So off we trot on our first walk in the forest. Our guide takes a lot of time explaining to us that we might not actually see anything. He understands that we all want to see the jaguars and the giant otters, the tapirs and the peccaries, the huge snakes that can swallow a cow whole, but, well, there are a lot of trees in the way and the vegetation is quite dense and the animals are very shy and most only come out at night so really, we should be happy if we get to see a couple of ants and perhaps a spider or two. The funny thing is, while I would give my eye teeth to see a jaguar and I really did come all that way to catch a glimpse of a giant otter, I actually was quite excited to see a couple of ants. But then, these were no ordinary ants – these were huge bullet ants. One-inch long, jaws that look strong enough to bite your finger off and a nickname of the 24-hour ant, so called because if one does bite you, you will be in pain for the next 24 hours. Our guide certainly earned his tip when he held up one ant on a stick for 10 minutes while I tried to get some good photos of it not biting his finger.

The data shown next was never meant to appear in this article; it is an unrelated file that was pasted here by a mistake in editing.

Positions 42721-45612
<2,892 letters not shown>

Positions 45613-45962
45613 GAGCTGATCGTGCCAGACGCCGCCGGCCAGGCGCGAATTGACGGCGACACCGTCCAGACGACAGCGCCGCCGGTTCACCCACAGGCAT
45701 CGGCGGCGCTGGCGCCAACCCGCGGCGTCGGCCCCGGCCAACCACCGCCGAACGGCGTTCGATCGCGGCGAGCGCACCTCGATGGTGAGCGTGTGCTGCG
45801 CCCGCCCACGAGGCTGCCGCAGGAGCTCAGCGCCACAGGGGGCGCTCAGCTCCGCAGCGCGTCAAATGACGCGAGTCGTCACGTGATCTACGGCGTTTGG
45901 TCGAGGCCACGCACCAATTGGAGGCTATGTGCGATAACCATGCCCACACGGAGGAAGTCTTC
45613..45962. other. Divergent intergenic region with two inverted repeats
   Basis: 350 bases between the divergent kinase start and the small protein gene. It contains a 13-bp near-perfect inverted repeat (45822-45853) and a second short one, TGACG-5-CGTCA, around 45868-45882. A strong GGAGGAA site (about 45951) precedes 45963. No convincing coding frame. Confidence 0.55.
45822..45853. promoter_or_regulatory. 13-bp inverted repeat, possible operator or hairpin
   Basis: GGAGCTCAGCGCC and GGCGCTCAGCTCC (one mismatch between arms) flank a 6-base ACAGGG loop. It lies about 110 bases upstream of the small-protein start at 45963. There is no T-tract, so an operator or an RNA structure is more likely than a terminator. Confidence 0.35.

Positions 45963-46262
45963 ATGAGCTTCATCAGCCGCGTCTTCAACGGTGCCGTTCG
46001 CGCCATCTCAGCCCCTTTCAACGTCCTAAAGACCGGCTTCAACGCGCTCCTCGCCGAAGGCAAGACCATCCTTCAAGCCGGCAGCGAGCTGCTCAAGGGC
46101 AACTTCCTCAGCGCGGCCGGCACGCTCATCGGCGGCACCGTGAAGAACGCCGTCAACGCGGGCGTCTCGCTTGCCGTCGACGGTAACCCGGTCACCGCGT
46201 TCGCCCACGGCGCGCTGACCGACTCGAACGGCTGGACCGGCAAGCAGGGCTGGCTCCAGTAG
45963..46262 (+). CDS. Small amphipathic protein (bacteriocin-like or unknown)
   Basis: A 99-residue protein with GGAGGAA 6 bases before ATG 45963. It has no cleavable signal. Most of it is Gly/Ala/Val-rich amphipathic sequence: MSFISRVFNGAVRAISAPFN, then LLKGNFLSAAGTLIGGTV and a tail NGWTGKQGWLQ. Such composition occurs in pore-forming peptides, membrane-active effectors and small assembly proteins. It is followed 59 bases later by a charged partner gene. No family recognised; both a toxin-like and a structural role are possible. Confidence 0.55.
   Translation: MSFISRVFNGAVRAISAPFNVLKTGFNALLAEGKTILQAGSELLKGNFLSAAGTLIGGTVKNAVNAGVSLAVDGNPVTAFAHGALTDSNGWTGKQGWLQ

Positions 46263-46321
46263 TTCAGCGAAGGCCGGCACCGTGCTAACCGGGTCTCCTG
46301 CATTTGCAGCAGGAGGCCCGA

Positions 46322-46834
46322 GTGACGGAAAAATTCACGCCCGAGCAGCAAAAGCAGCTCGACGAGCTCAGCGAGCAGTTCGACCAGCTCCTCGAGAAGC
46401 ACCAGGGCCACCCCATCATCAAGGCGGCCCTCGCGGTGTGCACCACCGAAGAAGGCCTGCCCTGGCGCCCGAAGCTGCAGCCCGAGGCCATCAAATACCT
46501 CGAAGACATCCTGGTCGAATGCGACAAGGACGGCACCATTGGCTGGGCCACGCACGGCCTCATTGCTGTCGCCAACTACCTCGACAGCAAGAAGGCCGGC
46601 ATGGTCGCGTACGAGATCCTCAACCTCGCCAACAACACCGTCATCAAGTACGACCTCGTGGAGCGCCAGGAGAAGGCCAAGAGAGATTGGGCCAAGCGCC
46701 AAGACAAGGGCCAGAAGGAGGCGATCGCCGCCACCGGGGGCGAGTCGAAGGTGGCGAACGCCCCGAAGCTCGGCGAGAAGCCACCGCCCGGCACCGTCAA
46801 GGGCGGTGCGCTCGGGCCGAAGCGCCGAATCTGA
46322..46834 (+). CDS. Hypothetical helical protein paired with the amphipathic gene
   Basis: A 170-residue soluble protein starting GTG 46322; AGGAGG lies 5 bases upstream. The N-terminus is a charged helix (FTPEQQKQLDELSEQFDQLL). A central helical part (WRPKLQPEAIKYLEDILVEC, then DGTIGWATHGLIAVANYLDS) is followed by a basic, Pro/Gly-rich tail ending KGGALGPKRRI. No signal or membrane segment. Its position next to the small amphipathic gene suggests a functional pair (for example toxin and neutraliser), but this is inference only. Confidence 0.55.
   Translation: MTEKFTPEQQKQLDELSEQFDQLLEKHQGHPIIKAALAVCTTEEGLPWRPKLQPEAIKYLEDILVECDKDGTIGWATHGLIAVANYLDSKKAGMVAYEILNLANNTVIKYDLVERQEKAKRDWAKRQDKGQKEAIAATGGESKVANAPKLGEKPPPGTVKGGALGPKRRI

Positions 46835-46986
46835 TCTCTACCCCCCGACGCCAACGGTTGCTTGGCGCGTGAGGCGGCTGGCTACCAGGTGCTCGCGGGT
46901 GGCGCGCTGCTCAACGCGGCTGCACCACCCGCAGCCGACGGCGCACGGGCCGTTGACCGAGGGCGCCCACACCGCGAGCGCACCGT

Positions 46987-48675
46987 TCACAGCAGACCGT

I was also happy just to be surrounded by all the life of the rainforest. The many species of trees, all reaching up to the sunlight, draped with lianas, with ferns and bromeliads using their branches as perches high up in the canopy, competing for their own little patch of sunlight. Down on the forest floor in the carpet of leaves, colourful grasshoppers leap off in all directions as your foot descends on their little patch of undergrowth. Ants march in orderly lines, always apparently knowing exactly where they are going and what their role is within their regimented colony. Flashes of colour flirt with your peripheral vision – was it a bird, a butterfly, a falling petal from a flowering tree? Fungi sprout from fallen trees, delicate white caps on long slender stalks, orange and brown shelves jutting from the sides of dead, but certainly not lifeless, trees. The long, cylindrical body of a millipede goes trundling by on the undulating waves of its many legs. A spider gets to work repairing the trap that you have just destroyed as you wander along through this web of life. You may not be able to see the jaguar stalking past or the harpy eagle snatching a monkey from a nearby tree, but you know that they are all out there, you can feel the living forest breathing, moving, constantly changing around you.